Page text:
Statement on Class Decorum

I encourage an open classroom and the sharing of ideas in a safe, respectful environment. In order to facilitate this open exchange of ideas, as members of this class, we agree that we will not engage in derogatory language, writing, or expressions against race, ethnicity, religion, gender identification, sexuality, economic position, and political views. Any disagreement in class discussion with me or with your fellow students should be respectfully expressed so that there can be an equal exchange of thoughts.

Content Warning and Class Climate

Our course readings and classroom discussions will at times focus on mature, difficult, and potentially challenging topics. Readings and discussions might trigger strong feelings — anger, discomfort, frustration, anxiety, confusion, excitement, humor and even boredom. Some of us may have emotional responses to readings; some of us may have emotional responses to our peers’ understanding of the readings; all of us should feel responsible for creating a space that is both intellectually rigorous and respectful. Above all, be respectful (even when you strongly disagree) and be mindful of the ways that our identities position us in the classroom.

Disability Resource Services Statement

If you have a disability for which you are or may be requesting an accommodation, you are encouraged to contact me and the Office of Disability Resources and Services, 216 William Pitt Union, 412–648–7890/412–383–7355 (TTY), as early as possible in the term. Disability Resources and Services will verify your disability and determine reasonable accommodations for this course. However, I am also committed to addressing disabilities that are undocumented and not always visible. Please let me well in advance and we will see how we can work around it.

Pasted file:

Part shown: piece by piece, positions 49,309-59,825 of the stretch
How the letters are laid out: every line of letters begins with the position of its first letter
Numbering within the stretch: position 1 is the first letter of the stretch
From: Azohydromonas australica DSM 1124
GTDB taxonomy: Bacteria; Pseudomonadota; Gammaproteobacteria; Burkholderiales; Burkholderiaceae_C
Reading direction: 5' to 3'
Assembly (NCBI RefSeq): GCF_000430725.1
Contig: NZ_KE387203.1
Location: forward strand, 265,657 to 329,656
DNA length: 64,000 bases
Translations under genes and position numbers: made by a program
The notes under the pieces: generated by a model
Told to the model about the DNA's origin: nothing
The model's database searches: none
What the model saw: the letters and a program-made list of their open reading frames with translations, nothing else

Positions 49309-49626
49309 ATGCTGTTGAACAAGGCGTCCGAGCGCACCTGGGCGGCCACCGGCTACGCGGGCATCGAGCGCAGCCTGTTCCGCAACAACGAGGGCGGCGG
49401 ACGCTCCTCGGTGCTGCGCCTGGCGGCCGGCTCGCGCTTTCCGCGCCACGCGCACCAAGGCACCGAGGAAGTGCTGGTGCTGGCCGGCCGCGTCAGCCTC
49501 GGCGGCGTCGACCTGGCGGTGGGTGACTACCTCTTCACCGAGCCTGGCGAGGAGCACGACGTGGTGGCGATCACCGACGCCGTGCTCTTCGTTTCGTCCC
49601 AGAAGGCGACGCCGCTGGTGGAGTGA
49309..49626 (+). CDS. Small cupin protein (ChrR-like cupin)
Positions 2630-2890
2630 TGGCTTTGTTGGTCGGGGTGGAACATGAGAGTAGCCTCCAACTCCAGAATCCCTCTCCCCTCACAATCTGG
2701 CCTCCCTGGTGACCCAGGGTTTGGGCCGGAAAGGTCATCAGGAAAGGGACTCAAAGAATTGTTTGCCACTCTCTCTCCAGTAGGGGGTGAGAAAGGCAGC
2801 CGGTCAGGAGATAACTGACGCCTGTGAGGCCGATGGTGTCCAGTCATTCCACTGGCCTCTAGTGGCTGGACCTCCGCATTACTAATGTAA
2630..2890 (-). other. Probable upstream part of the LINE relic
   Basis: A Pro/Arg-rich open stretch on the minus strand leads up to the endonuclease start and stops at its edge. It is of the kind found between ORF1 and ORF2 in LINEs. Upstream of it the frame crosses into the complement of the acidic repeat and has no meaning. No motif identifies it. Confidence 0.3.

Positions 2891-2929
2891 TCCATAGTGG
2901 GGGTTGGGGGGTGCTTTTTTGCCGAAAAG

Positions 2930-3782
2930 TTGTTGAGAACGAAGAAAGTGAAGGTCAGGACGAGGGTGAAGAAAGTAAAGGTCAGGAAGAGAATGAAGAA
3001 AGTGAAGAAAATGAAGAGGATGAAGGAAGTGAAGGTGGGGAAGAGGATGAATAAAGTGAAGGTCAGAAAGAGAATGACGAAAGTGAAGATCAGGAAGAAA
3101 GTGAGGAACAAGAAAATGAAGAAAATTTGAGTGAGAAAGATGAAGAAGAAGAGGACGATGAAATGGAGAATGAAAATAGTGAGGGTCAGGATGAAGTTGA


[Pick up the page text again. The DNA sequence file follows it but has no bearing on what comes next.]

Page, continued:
Plagiarism

It is important that the work you submit is your own work, that you acknowledge your sources, whether quoted or paraphrased, and thank anyone who has helped you with your drafts. When you cite scholarship of others, you locate yourself within an intellectual dialogue and network. Therefore citation helps a reader understand with whom you are in conversation and in what ways you add to the existing scholarship